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Europe Reset, by Richard Youngs

This is the fourth of my political blog posts for this week, having previously reviewed Free Radical by Vince Cable, The Road to Somewhere by David Goodhart and After Europe by Ivan Krastev. I had actually read these four books separately over February and March, but I think that weeks of meditation on them collectively has enriched my thinking on them; I hope you think so too.

Second paragraph of third chapter of Europe Reset: New Directions for the EU, by Richard Youngs:
It has become increasingly clear that the EU suffers from major deficiencies in democratic accountability. Analysts have been writing about the EU's so-called democratic deficit for many years, alluding to the fact that as policies are centralised to the EU level, national democratic controls are lost without being replaced by effective European-level democracy. While the problem is not new, however, the EU's democratic shortcomings have now come to have a more tangible impact, contributing in a major way to citizen revolts and political upheavals within member states. In 2004, the number of Europeans who believed that their voice counted in the EU was 39 per cent; by 2014 it had dropped to a worryingly low 29 per cent. Over the same period those who felt 'disempowered' by the Union increased from 52 to 66 per cent.'
Richard is probably the best thinker on the nuts and bolts of comparative democratic practices in Europe and the Middle East, so it’s a Good Thing that he has turned his analysis to the EU as a whole. His analysis is similar to Ivan Krastev’s, but a bit more detailed, a bit less despairing and a bit more solution-oriented. He starts by looking at the problems, the “poly-crisis” as he calls it, including Brexit, the refugee problem, the euro (unlike Goodhart, putting it properly in context) and populism. He then devotes a chapter to false solutions, in particular the inadequacy of just muddling through, let alone more classical Euro-integration and the failure of austerity.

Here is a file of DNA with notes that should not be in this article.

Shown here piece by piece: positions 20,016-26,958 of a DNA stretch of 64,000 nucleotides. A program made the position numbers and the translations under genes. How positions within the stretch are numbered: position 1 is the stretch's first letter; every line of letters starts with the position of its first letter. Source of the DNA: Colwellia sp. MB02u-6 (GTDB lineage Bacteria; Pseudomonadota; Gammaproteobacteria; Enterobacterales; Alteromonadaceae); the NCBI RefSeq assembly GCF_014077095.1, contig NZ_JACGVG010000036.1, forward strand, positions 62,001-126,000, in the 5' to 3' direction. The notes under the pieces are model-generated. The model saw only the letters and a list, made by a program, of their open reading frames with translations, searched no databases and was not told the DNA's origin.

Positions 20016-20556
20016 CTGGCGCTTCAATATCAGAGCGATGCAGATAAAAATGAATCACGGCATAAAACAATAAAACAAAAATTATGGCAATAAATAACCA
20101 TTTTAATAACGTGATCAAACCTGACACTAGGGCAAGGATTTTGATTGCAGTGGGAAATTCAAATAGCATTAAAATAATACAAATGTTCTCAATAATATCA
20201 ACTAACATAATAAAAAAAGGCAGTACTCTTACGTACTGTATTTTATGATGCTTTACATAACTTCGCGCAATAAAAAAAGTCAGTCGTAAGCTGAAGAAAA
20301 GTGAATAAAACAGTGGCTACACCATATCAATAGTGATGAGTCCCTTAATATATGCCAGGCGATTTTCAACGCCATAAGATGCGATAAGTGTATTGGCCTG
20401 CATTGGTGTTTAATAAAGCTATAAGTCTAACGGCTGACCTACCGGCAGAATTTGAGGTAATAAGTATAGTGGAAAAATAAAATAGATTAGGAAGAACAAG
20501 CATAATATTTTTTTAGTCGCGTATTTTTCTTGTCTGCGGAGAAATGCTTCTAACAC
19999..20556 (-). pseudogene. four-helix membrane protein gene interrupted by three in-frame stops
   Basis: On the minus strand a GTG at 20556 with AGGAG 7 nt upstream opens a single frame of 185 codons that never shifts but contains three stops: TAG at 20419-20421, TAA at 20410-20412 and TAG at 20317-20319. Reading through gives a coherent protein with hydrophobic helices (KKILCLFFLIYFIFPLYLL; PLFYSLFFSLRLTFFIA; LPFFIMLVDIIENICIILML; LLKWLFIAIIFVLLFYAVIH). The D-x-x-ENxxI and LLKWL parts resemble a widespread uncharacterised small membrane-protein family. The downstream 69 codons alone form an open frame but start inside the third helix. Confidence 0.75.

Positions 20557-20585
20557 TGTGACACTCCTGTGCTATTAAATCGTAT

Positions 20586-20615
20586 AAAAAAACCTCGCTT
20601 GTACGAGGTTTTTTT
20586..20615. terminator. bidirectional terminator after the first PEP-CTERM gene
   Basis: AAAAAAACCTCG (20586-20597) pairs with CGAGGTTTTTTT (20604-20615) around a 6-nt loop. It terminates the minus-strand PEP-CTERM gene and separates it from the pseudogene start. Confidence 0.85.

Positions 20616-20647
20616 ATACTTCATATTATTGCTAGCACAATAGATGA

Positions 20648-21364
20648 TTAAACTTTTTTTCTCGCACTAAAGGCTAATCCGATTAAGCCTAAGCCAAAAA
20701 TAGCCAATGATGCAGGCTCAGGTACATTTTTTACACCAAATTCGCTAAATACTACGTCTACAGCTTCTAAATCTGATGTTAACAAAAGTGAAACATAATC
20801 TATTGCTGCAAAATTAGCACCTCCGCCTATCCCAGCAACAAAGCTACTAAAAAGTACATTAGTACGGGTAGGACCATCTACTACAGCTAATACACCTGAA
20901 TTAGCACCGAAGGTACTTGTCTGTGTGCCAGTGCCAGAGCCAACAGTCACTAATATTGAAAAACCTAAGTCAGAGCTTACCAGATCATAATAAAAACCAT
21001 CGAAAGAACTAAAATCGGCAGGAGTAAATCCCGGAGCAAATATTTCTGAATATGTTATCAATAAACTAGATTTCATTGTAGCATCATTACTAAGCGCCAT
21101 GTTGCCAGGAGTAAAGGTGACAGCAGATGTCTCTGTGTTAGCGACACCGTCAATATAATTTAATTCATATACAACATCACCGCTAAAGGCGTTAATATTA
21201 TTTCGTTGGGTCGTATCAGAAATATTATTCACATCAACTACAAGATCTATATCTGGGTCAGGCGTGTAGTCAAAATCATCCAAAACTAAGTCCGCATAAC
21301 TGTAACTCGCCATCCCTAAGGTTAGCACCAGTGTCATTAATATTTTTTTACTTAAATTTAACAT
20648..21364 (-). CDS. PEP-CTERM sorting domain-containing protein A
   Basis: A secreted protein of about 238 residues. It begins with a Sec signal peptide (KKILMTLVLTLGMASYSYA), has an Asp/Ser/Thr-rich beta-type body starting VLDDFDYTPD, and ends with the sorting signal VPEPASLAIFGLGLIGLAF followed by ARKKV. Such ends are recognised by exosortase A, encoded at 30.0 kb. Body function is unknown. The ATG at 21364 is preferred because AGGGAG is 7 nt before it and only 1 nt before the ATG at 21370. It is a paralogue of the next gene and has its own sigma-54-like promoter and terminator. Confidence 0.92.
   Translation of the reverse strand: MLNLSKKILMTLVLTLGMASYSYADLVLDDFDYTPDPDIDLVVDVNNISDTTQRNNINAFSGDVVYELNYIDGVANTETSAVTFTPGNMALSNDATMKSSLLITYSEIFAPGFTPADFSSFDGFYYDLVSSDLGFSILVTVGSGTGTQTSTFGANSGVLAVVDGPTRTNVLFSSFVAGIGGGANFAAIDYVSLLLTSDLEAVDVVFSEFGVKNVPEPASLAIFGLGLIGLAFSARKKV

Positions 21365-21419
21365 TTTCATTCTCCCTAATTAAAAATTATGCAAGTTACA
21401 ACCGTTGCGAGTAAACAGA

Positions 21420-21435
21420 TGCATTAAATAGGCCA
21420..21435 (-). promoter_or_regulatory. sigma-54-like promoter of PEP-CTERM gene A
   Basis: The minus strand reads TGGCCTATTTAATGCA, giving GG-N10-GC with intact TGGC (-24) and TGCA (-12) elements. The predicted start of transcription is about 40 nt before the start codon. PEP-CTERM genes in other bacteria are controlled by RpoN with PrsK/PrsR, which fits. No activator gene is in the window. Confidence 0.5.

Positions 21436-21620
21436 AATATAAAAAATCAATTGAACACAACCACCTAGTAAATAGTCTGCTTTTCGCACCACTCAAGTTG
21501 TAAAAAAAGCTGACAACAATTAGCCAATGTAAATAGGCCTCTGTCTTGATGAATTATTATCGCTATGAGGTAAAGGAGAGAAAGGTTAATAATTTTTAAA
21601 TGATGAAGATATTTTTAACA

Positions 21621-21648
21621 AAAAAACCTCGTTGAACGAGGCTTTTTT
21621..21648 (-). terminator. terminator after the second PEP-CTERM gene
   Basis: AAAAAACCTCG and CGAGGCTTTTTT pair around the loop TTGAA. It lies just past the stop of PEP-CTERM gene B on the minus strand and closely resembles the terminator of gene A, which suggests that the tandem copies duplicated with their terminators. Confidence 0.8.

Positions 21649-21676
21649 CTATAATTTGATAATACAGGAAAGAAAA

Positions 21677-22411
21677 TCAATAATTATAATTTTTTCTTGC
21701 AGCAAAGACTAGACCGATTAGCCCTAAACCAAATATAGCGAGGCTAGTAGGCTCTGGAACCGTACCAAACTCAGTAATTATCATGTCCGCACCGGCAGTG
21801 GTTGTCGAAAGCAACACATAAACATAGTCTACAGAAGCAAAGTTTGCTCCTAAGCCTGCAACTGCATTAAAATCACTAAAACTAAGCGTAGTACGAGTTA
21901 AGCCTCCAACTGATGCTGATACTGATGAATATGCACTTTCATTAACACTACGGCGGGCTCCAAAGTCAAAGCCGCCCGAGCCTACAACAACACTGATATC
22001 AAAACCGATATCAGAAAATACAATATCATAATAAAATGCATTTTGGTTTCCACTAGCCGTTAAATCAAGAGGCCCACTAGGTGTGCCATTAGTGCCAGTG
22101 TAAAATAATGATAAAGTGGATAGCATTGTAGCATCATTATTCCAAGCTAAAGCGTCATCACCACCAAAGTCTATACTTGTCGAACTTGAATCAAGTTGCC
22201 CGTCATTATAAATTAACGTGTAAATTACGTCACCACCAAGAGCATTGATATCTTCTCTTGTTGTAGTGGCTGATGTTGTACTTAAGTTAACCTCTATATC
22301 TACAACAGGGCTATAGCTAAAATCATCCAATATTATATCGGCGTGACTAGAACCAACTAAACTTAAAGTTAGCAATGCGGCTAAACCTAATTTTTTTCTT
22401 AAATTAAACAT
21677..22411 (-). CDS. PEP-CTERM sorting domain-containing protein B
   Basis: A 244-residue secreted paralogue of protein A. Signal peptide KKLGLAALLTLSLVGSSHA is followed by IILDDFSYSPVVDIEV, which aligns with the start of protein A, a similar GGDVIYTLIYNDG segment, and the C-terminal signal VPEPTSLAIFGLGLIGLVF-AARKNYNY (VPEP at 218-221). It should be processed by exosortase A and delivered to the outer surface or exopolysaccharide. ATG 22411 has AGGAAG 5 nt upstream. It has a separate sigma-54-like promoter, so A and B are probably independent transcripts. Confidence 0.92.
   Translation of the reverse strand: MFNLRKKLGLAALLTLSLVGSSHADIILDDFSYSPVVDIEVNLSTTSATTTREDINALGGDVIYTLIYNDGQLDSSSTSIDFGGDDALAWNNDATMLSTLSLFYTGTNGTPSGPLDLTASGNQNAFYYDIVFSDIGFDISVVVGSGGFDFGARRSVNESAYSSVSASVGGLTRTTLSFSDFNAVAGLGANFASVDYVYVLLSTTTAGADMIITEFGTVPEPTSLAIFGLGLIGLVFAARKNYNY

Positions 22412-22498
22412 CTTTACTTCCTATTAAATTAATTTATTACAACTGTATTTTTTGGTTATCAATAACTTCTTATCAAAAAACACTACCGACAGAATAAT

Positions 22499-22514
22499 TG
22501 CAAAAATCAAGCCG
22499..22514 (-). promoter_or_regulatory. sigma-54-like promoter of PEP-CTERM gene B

The most interesting section for me is his analysis of Europe’s democracy problem. As well as looking at the ways in which the EU’s democratic structures don’t deliver as they should (‘output legitimacy’, in the term introduced by Scharpf) he also recommends looking at more participative methods for policy-making, including concepts like the Citizen’s Assembly. I actually wrote about this in a European context as long ago as 2006, so I’m glad that someone with more weight than me has picked up the concept and run with it. I think that the Citizens’ Assembly in Ireland has more than proved its worth, and it’s interesting that this is one of President Macron’s big ideas as well.

His other two points, less worked out, are that the EU should tolerate more internal divergence and should also deliver in terms of security for its citizens. The first is still debatable (though interestingly it’s the one suggestion also made by Ivan Krastev), the second should go without saying.

The book was launched at an event at Carnegie Europe way back in January; you can hear the discussion here (including a question from me at 0:37:30 and Richard’s reply at 0:46:30). You can get it here.

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